Harnessing the Wind, Harnessing Adversity: Wisdom from William Kamkwamba

The first time I watched William Kamkwamba’s entertaining and motivating TED talk from 2007, I found myself moved to tears. At the age of 14, Kamkwamba, an inventor from Malawi, built a wind turbine for his family’s farm based on plans from a book in the library.

Although there was much to be inspired by, from his sheer determination to educate himself to the unusual passion he had for wind mills, it was his resolve to change circumstances most people would accept as impossible that most touched me. As he said “I looked at my father and looked at those dry fields. It was the future I couldn’t accept”, I knew he would find a way where most had failed before. For those looking to harness the same tenacity and insight in our lives, here are some more bits of wisdom from the boy who harnessed the wind.

1. “Don’t insult me today just because I’m poor, you don’t know what my future holds!”

Your present does not determine your future. Don’t judge yourself by your current circumstances. That is not who you are.

2. “If you want to make it, all you have to do is try.” 

Nike said “just do it” but you really don’t have to do. Trying is enough. Just try.

3. “Thinking of them reminds me of a quote I read recently from the great Reverend Martin Luther King Jr. that says, ‘If you can’t fly, run; if you can’t run, walk; if you can’t walk, crawl.” We must encourage those still struggling to keep moving forward.” 

Keep going forward, no matter what.

4. “The pictures in the library book had provided the idea, hunger and darkness had given me the inspiration, and I’d set out myself on this long, amazing journey.” 

Let adversity inspire you not defeat you. Use your pain to mold yourself into something better. Harness adversity into a bigger dream.

5. “So many things around you are reusable. Where others see garbage, I see opportunity.” 

Seek opportunity everywhere. Use the discarded. Upcycle the rejected. Create magic from trash.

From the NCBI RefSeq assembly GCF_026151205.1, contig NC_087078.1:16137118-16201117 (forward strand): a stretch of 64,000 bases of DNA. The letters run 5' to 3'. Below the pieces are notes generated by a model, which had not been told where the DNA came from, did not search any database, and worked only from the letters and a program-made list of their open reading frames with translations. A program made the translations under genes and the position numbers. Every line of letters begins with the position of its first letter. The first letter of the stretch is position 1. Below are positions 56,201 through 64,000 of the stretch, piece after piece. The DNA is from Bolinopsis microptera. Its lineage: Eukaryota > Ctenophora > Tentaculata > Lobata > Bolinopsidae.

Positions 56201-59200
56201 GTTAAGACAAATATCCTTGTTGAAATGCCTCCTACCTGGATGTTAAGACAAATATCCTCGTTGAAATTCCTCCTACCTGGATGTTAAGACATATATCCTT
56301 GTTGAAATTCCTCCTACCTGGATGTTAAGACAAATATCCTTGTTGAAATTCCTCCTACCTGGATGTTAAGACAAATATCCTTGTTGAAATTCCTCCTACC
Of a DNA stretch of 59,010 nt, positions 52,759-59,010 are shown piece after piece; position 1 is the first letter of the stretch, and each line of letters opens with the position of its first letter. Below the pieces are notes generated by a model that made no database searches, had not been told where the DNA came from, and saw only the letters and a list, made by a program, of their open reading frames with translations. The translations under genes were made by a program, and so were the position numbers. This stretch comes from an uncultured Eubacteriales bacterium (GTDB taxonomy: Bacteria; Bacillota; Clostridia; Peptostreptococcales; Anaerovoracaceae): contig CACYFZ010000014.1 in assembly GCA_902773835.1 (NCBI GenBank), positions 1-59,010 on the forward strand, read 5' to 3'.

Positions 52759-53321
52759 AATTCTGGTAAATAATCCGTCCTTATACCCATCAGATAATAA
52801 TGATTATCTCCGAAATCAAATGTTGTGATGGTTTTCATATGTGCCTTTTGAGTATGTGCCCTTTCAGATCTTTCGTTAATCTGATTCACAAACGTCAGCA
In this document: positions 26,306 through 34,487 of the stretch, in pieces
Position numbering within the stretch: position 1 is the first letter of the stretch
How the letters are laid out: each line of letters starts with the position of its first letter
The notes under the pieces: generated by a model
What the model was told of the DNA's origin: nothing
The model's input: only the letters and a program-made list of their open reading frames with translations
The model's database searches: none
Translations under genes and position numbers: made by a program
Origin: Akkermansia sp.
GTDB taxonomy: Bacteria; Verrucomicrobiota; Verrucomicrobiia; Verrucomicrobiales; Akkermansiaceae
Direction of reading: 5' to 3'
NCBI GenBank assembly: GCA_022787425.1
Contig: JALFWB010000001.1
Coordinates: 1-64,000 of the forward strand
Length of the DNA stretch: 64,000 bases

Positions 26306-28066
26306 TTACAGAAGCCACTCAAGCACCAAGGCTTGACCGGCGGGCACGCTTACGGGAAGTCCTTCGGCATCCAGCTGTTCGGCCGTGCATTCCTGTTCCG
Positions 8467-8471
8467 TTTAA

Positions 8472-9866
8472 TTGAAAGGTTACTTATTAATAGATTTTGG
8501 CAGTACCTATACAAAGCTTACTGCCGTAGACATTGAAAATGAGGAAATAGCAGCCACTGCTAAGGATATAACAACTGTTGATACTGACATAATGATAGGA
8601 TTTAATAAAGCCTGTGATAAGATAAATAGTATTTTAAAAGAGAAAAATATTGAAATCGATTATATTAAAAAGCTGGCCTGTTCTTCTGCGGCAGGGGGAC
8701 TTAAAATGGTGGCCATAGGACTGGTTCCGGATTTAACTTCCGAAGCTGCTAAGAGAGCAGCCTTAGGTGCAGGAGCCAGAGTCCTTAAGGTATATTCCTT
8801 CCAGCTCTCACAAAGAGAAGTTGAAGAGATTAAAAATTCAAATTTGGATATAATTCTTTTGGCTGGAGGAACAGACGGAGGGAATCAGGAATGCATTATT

6. “Dr. Mary Atwater’s story was so inspiring. Growing up, Dr. Atwater had a dream to one day be a teacher. But as a black person in the American South during the 1950s, she didn’t have many great educational opportunities. It didn’t help that she was also a girl, and a girl who loved science, since many believed that science was a subject only for men. Well, like me, she didn’t listen to what others said.”

Ignore haters. They have always been there and will always be there. From envy to stupidity, there is no shortage of reasons why people try to discourage others. Their words only have as much power as you allow them to.

7. “Think of your dreams and ideas as tiny miracle machines inside you that no one can touch. The more faith you put into them, the bigger they get, until one day they’ll rise up and take you with them.”

Let your dreams propel you. Anyone who has overcome great adversity will tell you it was a dream that kept them going. Hold on tight and rise above it all.

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Loukia Papadopoulos is the former program director for the Clean Energy Business Council. In addition, Loukia has had a long career in journalism and the not-for-profit sector which included roles with the United Nations Momentum for Change, Leo Burnett and Al Arabiya English. She holds a D.E.C. in Pure and Applied Sciences from Marianopolis College, a B.A. in Communications and a M.Sc. in Geography, Urban and Environmental Sciences from Concordia University.

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